Coleridge's poetics, at least in one sense, mirrors the poetics of other romantic poets in that it emphasizes the perceiver as the subject of poetry. "Mariner" and "Kubla Khan" reflect this.
Coleridge's goal was to write a poem of perfect imagination. "Mariner" is a poem of the imagination, and "Khan" has as its main subject the imagination. The emphasis in both is on the perceiver, the speaker, although "Mariner" does feature respect for nature as its theme.
And imagination is of the speaker. The romantics believed that imagination was something that could and should be cultivated. Keats worries that he will die before his imagination is cultivated in "When I Have Fears That I May Cease To Be," for instance, and Wordsworth describes how nature changed him in the five years after he first experienced it in "Tintern Abbey." Coleridge is exercising his imagination in the two poems you ask about.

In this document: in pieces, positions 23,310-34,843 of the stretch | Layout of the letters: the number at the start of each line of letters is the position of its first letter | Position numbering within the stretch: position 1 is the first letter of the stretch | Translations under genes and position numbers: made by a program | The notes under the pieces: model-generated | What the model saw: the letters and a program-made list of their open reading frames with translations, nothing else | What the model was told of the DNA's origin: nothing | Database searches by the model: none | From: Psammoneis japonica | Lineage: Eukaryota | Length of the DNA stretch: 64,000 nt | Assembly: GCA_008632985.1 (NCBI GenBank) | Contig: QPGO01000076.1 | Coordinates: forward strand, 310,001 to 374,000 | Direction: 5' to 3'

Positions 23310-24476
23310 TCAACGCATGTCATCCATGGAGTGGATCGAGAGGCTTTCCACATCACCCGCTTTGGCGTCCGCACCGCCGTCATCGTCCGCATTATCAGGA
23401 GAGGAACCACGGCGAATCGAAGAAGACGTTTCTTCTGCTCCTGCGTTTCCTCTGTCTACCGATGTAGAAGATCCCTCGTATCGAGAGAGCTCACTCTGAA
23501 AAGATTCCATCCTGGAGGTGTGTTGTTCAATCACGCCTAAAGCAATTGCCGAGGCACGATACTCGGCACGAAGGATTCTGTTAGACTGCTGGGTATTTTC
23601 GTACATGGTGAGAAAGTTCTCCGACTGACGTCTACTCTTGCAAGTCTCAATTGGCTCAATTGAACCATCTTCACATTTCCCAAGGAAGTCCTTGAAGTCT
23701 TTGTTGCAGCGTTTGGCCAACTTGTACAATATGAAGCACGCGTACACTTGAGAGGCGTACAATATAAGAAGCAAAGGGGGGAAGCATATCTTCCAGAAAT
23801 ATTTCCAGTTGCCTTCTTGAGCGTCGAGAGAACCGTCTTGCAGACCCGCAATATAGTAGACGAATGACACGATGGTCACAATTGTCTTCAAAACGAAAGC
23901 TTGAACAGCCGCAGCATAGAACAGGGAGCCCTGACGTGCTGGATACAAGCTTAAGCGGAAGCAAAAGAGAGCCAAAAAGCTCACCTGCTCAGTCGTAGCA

Again, the focus on the imagination of the speaker amounts to a focus on the perceiver. The objects on which the speakers focus on, are not nearly as important in the works as are the poets, or perceivers, themselves. This constitutes Coleridge's poetics.